Etienne Godin mades some good points about various credibility problems with the paper. I decided to take a quick look at the actual content, to see if the authors have any good points. I'll summarize my findings in two broad categories.
Statements made without evidence
The paper is poorly referenced, as Edienne Godin says. That in and of itself isn't necessarily a problem if the paper is able to make its own arguments. After all, Einstein couldn't rely on references to make his points about special relativity.
However, the paper doesn't do a good job of providing internal evidence for some of its claims. The key foundation claim is that the various bodies creating global temperature estimates are systematically biasing the underlying GHCN climate data to show more warming than there actually is. Most of these claims appear on page 9 of the linked paper, or thereabouts.
The authors claim that there is an increase in climate sensing stations that are located at 'urban' airports; while providing no evidence about how airports are affected by urban heat island effects. The 'reference' blog linked from the paper makes claims about poorly sited meteorological stations being used in the data set, but has no systematic evidence (i.e. not anecdotal evidence) about how many stations are poorly sited, and if those numbers have fluctuated in the past.
The authors claim that
Changes in technology introduced new discrepancies through instrument
biases and forced related changes in siting. In addition, over the
past 100 plus years , the daily time of observation varied from
location to location and often changed over time, which has a varying
effect on calendar day highs and lows and for which appropriate
adjustments to raw data must be made.
However, they provide no evidence as to how or in which direction modern instruments might be biased compared to older ones, nor do they provide any evidence that the time of observation has changed.
These claims basically amount to a courtroom-style tactic of casting doubt on the prosecution's story. However, without evidence global temperature estimates are systematically biased, I'm inclined to trust the peer-reviewed work of the scientists who made these estimates in the first place.
Without evidence supporting these claims, the author's argument falls apart, in my opinion. The rest of the paper points to the corrections made in older data, showing that corrections made over the last 25 years have steadily increased the magnitude of global temperature rise in the 20th century. These historical data corrections are made for a purpose. If the authors of this paper think the historical data corrections are not being done properly, then they have to attack the methodology behind those corrections. However, the authors of the linked paper do not do this.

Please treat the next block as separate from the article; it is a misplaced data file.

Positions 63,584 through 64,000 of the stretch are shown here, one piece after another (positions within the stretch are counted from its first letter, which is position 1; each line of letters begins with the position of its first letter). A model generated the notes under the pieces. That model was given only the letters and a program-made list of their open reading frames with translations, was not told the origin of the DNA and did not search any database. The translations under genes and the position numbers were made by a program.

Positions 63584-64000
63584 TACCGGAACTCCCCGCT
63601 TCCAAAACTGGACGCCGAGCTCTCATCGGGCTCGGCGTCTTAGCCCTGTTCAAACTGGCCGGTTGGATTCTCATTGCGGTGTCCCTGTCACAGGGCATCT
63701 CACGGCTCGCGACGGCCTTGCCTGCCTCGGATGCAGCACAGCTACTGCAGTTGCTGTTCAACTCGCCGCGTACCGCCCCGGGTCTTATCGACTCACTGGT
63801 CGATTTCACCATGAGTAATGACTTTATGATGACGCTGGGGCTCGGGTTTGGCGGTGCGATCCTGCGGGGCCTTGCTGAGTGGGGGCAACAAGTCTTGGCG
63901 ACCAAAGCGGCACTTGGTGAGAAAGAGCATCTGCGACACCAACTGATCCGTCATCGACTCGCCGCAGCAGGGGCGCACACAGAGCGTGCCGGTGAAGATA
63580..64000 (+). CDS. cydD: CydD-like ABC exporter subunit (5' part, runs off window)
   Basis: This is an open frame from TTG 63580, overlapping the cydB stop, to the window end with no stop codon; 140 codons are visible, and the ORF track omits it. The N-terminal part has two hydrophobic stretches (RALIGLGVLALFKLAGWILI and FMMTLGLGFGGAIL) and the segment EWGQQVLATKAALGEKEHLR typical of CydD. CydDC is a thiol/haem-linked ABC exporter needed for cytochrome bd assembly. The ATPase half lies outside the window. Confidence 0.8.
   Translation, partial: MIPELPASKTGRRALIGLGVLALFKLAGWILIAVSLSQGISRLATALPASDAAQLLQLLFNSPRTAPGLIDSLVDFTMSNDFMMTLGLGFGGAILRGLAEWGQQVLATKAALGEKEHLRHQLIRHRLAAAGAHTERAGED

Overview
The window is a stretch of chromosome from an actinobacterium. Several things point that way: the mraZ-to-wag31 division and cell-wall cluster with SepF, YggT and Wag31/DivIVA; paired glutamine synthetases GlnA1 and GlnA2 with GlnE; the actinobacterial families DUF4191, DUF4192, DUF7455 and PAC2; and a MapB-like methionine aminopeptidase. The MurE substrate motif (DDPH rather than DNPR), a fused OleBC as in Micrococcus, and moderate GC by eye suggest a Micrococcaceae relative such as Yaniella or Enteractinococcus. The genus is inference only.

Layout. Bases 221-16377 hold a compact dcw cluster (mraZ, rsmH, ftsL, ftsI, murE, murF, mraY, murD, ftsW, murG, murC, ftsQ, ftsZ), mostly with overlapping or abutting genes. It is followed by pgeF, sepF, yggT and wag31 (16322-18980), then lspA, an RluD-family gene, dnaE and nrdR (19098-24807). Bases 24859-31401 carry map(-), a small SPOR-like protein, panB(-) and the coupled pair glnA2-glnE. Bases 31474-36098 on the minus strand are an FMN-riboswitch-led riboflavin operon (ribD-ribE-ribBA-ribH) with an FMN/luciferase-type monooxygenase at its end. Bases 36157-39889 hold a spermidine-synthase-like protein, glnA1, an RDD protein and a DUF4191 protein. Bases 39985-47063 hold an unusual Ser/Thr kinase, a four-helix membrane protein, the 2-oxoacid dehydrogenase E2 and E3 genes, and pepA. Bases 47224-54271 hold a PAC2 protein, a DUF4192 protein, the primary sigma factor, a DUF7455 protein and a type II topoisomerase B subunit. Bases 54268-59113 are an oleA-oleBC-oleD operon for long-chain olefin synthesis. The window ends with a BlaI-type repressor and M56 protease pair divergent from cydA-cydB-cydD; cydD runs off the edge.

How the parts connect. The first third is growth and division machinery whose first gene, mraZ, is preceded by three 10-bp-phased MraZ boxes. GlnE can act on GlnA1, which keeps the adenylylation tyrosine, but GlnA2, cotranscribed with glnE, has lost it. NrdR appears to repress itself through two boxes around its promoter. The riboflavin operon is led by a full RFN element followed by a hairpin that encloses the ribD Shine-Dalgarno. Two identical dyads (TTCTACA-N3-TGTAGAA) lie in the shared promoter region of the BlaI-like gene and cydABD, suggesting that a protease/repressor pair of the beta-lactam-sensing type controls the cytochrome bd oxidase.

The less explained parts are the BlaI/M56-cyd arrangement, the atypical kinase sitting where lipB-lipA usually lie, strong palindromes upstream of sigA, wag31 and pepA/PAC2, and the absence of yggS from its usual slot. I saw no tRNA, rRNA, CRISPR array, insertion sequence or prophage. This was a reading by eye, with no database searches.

The underlying data still supports global warming
As I mentioned, the thrust of the article is that corrections made to the calculation of global temperature averages from historical data are systematically biasing the data in favor of a linear warming trend.
The graph on page 11 of the paper provides a key piece of evidence. The blue line shows the original 1980 global historical temperature estimates, while the other lines show progressive refinements of that data through 2015. However, the original line still shows increasing temperatures. Even only though 1980, the original line shows a temperature increase (albeit cyclical) of about 0.4 C over the hundred odd years of the chart. Even if the newer data's 'correction factor' of about +0.15 C (per chart IV-2) is taken out, the temperatures then rise another 0.4-0.15 = 0.25 C in the 30 years from 1980 to 2010.
In short, the author's argument is that the global warming effect is being created by systematic biasing of an underlying data set; however, the underlying data set itself still shows a positive (if cyclical) warming trend of about 0.65 C over the past 130 years.
Therefore, even assuming the author's claims are correct that researchers are inappropriately manipulating data, the evidence still shows global warming over the past century plus. This suggests that if the authors are correct, perhaps the sensitivity of the climate models should be lowered; I don't see how it upends modern global warming theory or 'totally dismantles' anything.
I like to consider myself a skeptic, more or less. However, skepticism requires evidence, and there just isn't any evidence in this paper. Furthermore, even if the papers unsupported assertions turn out to be true, they don't provide an argument, much less any evidence, that carbon dioxide driven global warming is not happening. They don't provide any alternative theories to explain the magnitude of the warming that visible in the data, assuming that they are true in their claims of improper correction.
Therefore, I would have to answer the question 'Could this study "totally dismantle" Global Warming claims?' with a categorical no.